Writing Effective Conclusions and Summaries

Writing Effective Conclusions and Summaries

This handout focuses on the main functions of the conclusion and provides strategies for writing effective conclusion paragraphs. It will further help you evaluate the conclusions you have drafted and also propose ways you must follow for perfect writing.

About the conclusion

Although it may seem difficult to draft, it is worth the time to write the introduction and conclusion. As we all know, they will greatly affect your overall reader experience.

The conclusion gives you the opportunity to pass across the last word with regard to the topic. In addition, it allows you to have the final decision on all questions and arguments raised in the paper. It helps to synthesize your ideas, emphasize the importance of your ideas, and guide readers to understand different perspectives on the subject.

The perfect conclusion should be one that makes readers happy or feel lucky to read your work. Your conclusion provides readers with something that allows them to look at things in different ways and appreciate your chosen topic in unique ways. The meaning in the advice should not only interest your readers but also influence their lives in one way or another. This is a priceless treasure for readers.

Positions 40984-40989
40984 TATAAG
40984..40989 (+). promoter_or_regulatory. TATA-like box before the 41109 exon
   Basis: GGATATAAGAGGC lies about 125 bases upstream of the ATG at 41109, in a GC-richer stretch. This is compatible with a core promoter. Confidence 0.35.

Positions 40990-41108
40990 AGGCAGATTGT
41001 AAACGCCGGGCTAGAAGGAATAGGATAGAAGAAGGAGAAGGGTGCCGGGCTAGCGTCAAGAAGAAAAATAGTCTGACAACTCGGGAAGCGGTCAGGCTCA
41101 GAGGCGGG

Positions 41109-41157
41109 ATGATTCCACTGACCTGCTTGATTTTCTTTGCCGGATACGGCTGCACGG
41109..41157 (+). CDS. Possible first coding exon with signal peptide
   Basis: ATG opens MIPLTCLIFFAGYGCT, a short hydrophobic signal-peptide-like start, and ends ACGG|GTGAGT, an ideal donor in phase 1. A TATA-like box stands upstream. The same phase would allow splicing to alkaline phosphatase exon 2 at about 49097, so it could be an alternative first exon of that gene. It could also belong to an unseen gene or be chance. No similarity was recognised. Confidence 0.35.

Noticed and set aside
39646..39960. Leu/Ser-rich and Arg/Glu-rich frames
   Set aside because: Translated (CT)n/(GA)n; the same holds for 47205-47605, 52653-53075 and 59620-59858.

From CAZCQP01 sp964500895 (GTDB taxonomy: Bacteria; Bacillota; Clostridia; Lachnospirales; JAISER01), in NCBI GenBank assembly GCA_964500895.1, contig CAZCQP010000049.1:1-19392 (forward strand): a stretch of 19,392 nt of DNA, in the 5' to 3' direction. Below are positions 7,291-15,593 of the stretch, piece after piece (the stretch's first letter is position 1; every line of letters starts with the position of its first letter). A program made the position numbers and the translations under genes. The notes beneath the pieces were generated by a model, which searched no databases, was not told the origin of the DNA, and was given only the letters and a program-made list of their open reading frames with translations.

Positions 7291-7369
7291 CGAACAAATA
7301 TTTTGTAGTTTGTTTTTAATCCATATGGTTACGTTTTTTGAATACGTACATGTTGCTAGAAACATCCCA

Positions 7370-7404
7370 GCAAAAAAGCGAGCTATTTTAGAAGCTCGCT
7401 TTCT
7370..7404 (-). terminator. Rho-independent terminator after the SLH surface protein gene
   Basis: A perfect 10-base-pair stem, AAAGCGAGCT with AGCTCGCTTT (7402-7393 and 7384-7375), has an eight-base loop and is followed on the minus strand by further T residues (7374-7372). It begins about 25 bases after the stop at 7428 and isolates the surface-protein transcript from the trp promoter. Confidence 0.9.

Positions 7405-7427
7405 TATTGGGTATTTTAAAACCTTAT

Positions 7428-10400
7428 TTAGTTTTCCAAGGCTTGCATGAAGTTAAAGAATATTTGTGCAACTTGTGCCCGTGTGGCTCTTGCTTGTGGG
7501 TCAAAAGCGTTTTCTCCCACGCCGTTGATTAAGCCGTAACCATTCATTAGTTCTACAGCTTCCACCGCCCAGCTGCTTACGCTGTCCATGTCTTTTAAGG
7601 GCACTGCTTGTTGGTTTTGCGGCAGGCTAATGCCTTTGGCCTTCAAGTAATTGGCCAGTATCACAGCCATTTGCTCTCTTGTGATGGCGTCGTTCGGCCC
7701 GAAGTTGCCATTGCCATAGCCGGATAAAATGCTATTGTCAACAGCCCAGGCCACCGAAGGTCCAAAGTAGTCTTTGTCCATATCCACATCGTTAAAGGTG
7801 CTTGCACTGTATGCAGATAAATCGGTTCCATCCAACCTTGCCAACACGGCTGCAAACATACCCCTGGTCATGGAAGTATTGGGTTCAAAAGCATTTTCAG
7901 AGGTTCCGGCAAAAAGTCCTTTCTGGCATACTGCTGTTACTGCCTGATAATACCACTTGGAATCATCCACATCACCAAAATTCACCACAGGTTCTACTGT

Tips for writing effective conclusions

The following are various ways to use when writing the conclusion of the paper:

  1. Follow the game “So What?”

If you are confused and feel that the conclusion is not helpful to your writing, then let a friend read it along with you. The hint is that whenever you read the sentence in the conclusion paragraph, ask your friend to respond “Why on Earth should I care?” or “So what?” All you have to do is to carefully think about the questions and provide answers. Or, you can play the game alone by asking yourself “what’s that?” question and come up with a conceived idea.

  1. Restate the topic in the introduction

With this strategy, you reader is placed in a circle motion. For example, if you describe a situation in the introductory paragraph, you can end the paper with the same situation to prove that your paper can bring a whole new understanding. Similarly, you can cite the introduction by using the corresponding concepts, images, and keywords used in the introduction.

  1. Comprehensive rather than a summary

Although you can briefly outline the main points in the paper, please avoid repeating the facts you put forward in the paper. Instead, you can show the points you made and how the examples and supporting facts used fit together.

  1. Call for action

You can propose action plans, or solutions to the problems that have been raised. This will help redirect the reader’s thought process while enabling them to apply your ideas and information to their lives or to see the big picture in your concepts.

  1. Point to wider implications

For example, if in your paper you examine any event in the Civil Rights Movement, you may point out the event’s impact on the Civil Rights Movement as a whole.

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